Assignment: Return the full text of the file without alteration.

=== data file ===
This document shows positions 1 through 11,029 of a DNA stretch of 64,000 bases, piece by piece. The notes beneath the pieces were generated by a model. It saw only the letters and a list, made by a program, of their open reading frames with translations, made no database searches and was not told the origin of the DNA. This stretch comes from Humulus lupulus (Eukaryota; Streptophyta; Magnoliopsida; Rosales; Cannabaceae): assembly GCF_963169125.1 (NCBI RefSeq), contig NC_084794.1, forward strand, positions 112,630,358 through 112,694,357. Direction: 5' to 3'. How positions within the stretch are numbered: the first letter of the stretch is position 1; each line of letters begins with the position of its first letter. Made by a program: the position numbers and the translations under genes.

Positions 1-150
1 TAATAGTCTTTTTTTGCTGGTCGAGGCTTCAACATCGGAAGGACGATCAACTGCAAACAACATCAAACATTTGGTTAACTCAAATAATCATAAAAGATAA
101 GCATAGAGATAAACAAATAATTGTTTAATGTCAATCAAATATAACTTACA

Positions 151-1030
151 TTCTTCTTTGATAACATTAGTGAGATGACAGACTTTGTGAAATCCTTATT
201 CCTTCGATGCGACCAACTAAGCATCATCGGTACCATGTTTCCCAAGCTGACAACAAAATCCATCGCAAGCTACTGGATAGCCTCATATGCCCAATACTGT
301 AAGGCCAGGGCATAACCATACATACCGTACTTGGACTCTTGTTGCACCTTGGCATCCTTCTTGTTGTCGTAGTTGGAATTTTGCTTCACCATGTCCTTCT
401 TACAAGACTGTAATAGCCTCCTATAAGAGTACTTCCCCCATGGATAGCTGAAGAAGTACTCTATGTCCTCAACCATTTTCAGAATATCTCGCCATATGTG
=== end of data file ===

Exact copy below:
This document shows positions 1 through 11,029 of a DNA stretch of 64,000 bases, piece by piece. The notes beneath the pieces were generated by a model. It saw only the letters and a list, made by a program, of their open reading frames with translations, made no database searches and was not told the origin of the DNA. This stretch comes from Humulus lupulus (Eukaryota; Streptophyta; Magnoliopsida; Rosales; Cannabaceae): assembly GCF_963169125.1 (NCBI RefSeq), contig NC_084794.1, forward strand, positions 112,630,358 through 112,694,357. Direction: 5' to 3'. How positions within the stretch are numbered: the first letter of the stretch is position 1; each line of letters begins with the position of its first letter. Made by a program: the position numbers and the translations under genes.

Positions 1-150
1 TAATAGTCTTTTTTTGCTGGTCGAGGCTTCAACATCGGAAGGACGATCAACTGCAAACAACATCAAACATTTGGTTAACTCAAATAATCATAAAAGATAA
101 GCATAGAGATAAACAAATAATTGTTTAATGTCAATCAAATATAACTTACA

Positions 151-1030
151 TTCTTCTTTGATAACATTAGTGAGATGACAGACTTTGTGAAATCCTTATT
201 CCTTCGATGCGACCAACTAAGCATCATCGGTACCATGTTTCCCAAGCTGACAACAAAATCCATCGCAAGCTACTGGATAGCCTCATATGCCCAATACTGT
301 AAGGCCAGGGCATAACCATACATACCGTACTTGGACTCTTGTTGCACCTTGGCATCCTTCTTGTTGTCGTAGTTGGAATTTTGCTTCACCATGTCCTTCT
401 TACAAGACTGTAATAGCCTCCTATAAGAGTACTTCCCCCATGGATAGCTGAAGAAGTACTCTATGTCCTCAACCATTTTCAGAATATCTCGCCATATGTG